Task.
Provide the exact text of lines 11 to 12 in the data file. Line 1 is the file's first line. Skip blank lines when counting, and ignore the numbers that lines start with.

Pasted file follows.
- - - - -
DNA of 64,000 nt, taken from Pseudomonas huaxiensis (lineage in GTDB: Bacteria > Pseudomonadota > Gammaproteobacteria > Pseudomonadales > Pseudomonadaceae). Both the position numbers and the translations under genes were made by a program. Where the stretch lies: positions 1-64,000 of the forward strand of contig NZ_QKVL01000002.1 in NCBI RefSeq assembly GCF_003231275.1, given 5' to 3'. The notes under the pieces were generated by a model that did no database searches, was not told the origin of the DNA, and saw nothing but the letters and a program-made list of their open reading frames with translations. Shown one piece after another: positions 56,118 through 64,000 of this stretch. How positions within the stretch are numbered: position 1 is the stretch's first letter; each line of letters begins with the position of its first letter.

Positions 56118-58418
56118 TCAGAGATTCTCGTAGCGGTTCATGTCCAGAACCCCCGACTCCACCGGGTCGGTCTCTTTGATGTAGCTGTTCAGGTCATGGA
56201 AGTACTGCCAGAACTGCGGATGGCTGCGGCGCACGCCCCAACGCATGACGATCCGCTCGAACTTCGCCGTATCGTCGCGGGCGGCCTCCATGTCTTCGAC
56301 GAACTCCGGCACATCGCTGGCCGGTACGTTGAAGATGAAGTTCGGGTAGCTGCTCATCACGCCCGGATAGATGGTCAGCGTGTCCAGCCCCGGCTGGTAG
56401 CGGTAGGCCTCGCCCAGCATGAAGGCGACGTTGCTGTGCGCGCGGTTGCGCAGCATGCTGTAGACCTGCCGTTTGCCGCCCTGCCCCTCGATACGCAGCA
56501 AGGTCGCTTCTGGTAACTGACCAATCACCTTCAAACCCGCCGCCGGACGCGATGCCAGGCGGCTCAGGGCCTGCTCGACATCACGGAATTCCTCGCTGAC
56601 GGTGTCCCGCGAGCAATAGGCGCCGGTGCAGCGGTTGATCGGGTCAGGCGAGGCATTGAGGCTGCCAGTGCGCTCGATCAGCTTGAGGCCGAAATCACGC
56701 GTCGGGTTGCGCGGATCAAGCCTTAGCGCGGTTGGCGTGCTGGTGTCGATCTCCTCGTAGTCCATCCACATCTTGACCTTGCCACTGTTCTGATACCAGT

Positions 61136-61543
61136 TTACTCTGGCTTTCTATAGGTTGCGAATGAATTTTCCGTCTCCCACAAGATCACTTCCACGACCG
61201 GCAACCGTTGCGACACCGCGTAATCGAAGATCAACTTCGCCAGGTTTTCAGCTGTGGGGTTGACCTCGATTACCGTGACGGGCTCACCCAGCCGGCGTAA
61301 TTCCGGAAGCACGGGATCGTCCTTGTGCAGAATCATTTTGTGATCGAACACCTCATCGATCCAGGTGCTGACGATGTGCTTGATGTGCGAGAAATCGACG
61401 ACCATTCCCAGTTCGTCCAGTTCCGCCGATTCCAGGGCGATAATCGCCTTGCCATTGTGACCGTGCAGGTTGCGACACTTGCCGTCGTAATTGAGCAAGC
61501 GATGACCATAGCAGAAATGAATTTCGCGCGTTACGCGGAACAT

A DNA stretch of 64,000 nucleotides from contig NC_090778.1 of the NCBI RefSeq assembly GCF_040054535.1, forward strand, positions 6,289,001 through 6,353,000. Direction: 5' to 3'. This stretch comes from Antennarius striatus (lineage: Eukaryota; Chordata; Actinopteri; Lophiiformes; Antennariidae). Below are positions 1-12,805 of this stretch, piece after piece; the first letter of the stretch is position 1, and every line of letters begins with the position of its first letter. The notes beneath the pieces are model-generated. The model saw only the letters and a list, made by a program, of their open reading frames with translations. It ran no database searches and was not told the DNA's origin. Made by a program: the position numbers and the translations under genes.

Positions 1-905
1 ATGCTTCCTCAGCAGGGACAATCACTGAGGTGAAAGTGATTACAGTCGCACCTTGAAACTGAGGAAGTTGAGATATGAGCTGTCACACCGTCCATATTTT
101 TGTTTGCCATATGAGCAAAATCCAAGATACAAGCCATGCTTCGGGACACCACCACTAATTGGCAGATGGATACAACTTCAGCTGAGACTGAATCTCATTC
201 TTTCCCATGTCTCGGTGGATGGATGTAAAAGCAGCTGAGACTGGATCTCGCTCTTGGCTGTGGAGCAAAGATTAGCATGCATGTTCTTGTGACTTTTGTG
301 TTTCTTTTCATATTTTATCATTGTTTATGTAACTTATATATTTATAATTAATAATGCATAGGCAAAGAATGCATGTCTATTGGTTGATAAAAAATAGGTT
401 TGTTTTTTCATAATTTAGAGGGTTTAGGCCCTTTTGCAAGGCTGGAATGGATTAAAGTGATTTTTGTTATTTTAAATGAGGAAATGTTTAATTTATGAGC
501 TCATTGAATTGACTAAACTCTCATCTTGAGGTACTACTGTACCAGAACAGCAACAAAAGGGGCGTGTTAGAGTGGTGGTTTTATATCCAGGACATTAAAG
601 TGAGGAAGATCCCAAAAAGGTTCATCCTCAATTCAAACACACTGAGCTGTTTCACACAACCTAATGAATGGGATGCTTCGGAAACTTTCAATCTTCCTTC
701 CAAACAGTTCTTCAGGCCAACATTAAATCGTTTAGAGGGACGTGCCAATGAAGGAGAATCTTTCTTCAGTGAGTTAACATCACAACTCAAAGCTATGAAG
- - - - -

61136 TTACTCTGGCTTTCTATAGGTTGCGAATGAATTTTCCGTCTCCCACAAGATCACTTCCACGACCG
61201 GCAACCGTTGCGACACCGCGTAATCGAAGATCAACTTCGCCAGGTTTTCAGCTGTGGGGTTGACCTCGATTACCGTGACGGGCTCACCCAGCCGGCGTAA